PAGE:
This is a complex story, knowledgeably told, as one would expect from a scenario that has been adapted by Tindall and Ian Kelly from the latter’s biography of Casanova, which was the Sunday Times biog of the year, in 2008. Everyone will know of Casanova but few may appreciate the eclectic range of his activities. There may be a case to argue a closer edit of the material but, having now seen Casanova, three times, I would strongly make a case against any cuts; since the narrative flow works well and it is hard to see what can be omitted.
Kelly has done a fine job of rescuing his hero from being merely a pejorative adjective that describes an indiscriminate lover; presenting Casanova, instead, as a rounded polymath of some significance: a trainee priest, musician, philosopher, mathematician, scientist and author. Whilst not omitting his notoriety as gambler and lover, it is this breadth of being that Tindall tries to convey in his two-act work, which rattles along with notable clarity, despite having to accommodate 20+ named characters.
Tindall is an expansive and imaginative choreographer, equally skilful with groups, duets and solos; aligning his movement seamlessly into narrative and character development. He uses mime and gesture extensively: representing, for example, the religious ritual of high Catholicism; the singing of the castrati; and the sign language of seduction. He has created tightly-knit patterns of group movement (excellent in the opening sextet dance for the seminarians and in Casanova’s final orgy – a scene that brought back to mind the secret sex masquerade in Stanley Kubrick’s Eyes Wide Shut) but he has also shaped four outstanding pas de deux for Casanova: in turn, sensual, athletic and romantic; each with a different partner.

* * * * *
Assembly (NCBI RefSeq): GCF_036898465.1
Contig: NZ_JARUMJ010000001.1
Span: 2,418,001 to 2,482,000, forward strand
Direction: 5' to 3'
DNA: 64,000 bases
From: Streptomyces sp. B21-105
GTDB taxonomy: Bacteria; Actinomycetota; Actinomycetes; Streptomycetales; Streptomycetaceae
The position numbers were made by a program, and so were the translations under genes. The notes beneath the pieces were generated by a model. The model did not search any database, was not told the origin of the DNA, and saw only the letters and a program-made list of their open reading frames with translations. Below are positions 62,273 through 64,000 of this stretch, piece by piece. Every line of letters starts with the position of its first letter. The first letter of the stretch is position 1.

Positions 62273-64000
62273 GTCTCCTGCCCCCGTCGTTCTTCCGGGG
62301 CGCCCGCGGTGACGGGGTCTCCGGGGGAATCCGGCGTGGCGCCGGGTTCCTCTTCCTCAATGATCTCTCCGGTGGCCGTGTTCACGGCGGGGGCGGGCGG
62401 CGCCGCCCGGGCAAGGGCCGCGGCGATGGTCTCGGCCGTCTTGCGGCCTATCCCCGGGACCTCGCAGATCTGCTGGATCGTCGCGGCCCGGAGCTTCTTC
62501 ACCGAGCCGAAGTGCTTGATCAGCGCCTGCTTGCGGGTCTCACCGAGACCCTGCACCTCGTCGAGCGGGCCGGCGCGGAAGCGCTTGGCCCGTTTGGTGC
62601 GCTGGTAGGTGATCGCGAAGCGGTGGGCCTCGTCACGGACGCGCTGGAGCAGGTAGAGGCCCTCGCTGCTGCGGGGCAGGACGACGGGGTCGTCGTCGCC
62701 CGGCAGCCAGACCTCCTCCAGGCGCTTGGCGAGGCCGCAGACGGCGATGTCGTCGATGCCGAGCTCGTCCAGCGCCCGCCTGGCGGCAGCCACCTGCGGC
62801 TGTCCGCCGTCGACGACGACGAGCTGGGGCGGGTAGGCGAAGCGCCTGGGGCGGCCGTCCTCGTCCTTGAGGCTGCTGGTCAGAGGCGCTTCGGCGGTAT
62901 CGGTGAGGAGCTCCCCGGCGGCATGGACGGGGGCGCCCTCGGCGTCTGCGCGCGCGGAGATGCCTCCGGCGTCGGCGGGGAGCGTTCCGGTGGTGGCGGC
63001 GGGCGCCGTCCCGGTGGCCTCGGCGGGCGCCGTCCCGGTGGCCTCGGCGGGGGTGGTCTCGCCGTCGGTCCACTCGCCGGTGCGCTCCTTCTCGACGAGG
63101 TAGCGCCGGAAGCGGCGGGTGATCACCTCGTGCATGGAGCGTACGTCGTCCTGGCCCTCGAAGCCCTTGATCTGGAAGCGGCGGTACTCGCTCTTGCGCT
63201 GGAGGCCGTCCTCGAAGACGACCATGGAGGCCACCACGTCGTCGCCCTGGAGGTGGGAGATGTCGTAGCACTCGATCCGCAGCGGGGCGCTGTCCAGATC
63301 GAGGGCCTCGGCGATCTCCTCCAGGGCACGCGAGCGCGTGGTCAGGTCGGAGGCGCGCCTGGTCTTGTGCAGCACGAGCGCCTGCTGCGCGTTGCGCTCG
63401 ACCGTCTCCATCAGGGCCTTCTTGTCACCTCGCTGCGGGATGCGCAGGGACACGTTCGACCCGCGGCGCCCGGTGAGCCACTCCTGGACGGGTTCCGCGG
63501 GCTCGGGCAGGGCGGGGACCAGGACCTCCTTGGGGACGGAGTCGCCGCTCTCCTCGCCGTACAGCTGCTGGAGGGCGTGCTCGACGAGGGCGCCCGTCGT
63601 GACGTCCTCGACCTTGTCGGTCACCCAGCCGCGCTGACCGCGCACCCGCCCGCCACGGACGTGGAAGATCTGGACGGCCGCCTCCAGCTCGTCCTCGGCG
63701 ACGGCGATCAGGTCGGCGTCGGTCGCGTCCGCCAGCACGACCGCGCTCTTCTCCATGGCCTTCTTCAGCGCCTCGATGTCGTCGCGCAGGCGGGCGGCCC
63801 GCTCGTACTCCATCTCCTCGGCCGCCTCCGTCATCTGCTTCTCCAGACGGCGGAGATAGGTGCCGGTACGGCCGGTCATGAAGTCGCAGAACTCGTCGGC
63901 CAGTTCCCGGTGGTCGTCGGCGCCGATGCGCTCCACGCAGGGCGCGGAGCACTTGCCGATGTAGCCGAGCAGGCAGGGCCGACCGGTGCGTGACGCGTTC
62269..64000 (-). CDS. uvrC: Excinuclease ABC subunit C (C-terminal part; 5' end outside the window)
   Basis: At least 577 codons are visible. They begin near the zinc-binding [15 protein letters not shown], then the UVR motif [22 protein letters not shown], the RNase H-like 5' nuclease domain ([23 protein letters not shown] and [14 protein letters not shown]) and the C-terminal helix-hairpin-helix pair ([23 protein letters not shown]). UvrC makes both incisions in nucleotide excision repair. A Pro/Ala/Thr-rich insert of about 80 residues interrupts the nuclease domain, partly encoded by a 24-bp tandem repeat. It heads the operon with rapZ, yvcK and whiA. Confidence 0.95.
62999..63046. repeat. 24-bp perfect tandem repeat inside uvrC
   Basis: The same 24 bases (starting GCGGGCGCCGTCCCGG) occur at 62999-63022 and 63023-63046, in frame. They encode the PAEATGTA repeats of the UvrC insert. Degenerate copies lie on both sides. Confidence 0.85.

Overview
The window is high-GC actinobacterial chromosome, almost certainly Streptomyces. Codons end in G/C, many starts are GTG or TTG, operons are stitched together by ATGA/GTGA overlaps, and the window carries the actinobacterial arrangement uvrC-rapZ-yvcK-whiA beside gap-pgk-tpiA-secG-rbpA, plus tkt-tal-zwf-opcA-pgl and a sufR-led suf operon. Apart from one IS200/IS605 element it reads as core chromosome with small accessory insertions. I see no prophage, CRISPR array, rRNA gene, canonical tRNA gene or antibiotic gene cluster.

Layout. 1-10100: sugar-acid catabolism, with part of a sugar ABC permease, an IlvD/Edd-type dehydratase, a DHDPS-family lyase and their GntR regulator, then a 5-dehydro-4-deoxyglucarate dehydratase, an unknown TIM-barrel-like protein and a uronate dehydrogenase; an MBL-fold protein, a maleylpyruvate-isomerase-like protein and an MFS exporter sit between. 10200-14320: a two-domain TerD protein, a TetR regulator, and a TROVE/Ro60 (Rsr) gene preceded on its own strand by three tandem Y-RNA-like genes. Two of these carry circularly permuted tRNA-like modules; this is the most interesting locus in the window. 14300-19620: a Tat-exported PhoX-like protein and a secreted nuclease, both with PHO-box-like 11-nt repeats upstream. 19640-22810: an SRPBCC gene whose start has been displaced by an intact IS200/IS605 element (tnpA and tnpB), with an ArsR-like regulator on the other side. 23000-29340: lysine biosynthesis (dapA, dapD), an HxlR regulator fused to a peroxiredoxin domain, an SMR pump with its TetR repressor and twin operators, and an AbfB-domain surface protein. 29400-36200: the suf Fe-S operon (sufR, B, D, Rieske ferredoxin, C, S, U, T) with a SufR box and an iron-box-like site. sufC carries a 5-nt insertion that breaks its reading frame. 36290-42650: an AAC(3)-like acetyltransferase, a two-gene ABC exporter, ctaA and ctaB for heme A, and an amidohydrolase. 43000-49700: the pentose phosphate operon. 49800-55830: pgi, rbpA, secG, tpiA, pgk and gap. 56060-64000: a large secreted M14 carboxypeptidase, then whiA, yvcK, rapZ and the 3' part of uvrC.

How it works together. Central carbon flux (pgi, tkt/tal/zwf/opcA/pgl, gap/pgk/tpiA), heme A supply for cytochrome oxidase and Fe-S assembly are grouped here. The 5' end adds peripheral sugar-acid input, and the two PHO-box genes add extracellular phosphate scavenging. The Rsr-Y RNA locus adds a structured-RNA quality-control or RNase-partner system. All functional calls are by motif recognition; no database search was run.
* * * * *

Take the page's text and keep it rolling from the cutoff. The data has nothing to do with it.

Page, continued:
Both dancers in the leading role brought something very different to Casanova. Giuliano Contadini was perhaps more effective in the first act, providing a mixture of playfulness, ebullience and incredulity at the events overtaking him; whereas Javier Torres excelled, especially, in the second act, bringing maturity and gravitas to the role that gelled with the academic and literary aspirations of the character, whilst still essaying the adventurer’s spirit. Just a thought for the next revival: give the dancer portraying Casanova a first curtain call on his own. The role deserves it.